The infamous Charles Manson still has a disturbingly strong following. Can three new films dispel his cult appeal, asks Stephen Applebaum
He was jailed more than three decades ago, yet Charles Manson — career criminal, failed rock star, guru, shyster, psychopath, mass murderer — will not go away. On the contrary, 35 years after his followers “creepy-crawled” into the Los Angeles homes of the pregnant actress Sharon Tate, and Leno and Rosemary LaBianca, on August 9 and 10, 1969, respectively, and brutally slew the occupants, three new films — Jim Van Bebber ‘s startling The Manson Family, John Gray’s Helter Skelter and John Roecker’s stop-motion Live Freaky! Die Freaky! — suggest that interest in Manson and his psychedelic cult, the Family, is as strong as ever.
Why now? Why not? According to Vincent Bugliosi, the man who prosecuted Manson and then co-wrote Helter Skelter, the bestselling book about the case, Manson still receives more mail than any other inmate in the history of the American prison system. “Who is writing to him? Young, impressionable kids going through a rebellious phase view him as some type of anti-establishment hero, a glorious outlaw.” His face adorns T-shirts, belt buckles, even thongs and posters (“He’s a punk-rock icon,” says Roecker), while his music has been recorded by the likes of Guns N’ Roses, the Lemonheads and Marilyn Manson.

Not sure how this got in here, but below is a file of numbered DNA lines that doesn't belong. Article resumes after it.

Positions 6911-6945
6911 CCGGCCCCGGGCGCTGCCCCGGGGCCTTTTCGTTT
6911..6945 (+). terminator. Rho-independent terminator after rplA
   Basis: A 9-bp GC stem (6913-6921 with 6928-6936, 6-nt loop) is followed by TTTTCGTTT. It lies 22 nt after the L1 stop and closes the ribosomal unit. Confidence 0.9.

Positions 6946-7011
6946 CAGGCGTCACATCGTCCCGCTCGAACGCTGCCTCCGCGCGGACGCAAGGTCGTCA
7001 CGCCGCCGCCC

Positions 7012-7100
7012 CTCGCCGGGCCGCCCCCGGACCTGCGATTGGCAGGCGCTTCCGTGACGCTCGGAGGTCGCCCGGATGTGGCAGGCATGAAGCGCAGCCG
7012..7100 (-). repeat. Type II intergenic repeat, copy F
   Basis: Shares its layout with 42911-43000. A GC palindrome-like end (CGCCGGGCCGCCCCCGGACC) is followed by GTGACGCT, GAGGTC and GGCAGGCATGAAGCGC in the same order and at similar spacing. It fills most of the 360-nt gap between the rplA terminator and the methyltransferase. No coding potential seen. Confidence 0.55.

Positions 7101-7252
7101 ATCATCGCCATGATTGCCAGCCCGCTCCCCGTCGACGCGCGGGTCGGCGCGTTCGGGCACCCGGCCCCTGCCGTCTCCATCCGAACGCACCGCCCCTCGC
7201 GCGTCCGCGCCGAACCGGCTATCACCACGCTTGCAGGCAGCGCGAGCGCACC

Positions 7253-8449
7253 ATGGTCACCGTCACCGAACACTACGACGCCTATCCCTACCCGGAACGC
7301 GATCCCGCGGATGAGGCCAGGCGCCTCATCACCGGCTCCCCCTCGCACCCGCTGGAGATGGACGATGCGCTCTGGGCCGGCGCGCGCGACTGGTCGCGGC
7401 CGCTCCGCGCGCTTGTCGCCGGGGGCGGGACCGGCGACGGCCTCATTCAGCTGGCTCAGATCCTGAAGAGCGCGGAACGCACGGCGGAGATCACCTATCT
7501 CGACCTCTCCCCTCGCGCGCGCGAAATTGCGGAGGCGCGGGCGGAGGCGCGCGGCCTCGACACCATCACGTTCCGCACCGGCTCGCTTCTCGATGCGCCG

Gray, disapprovingly, calls it a “culture of cool”. “I don’t think people really remember, or have a clear enough idea, what he was responsible for,” he says. “You’ve got all these pro-Manson and ‘free Manson’ websites, and it’s pretty disgusting.” To counter this shift in perception, Gray’s remake of the wildly successful 1976 miniseries Helter Skelter shifts the focus away from the police investigation and towards Manson himself, exploiting our fascination to turn it into revulsion. At least, that is the hope. “I wanted to shine a bit of light on who he really was,” explains Gray, whose film screened on the US network CBS in May. “He was a racist, he hated women and he was a cold-blooded murderer.”
He was also the man who blew the hippie dream, suggests Van Bebber. And that, he believes, makes Manson relevant now. “As a society, we miss the freedom, the experimentation, everything that was coming out of the flower power movement. So we’ve got to look at ourselves and say, ‘How did we f*** up?’ And one of the most obvious poster boys for the death of the hippie movement and trusting people with long hair who smoke pot is Manson.”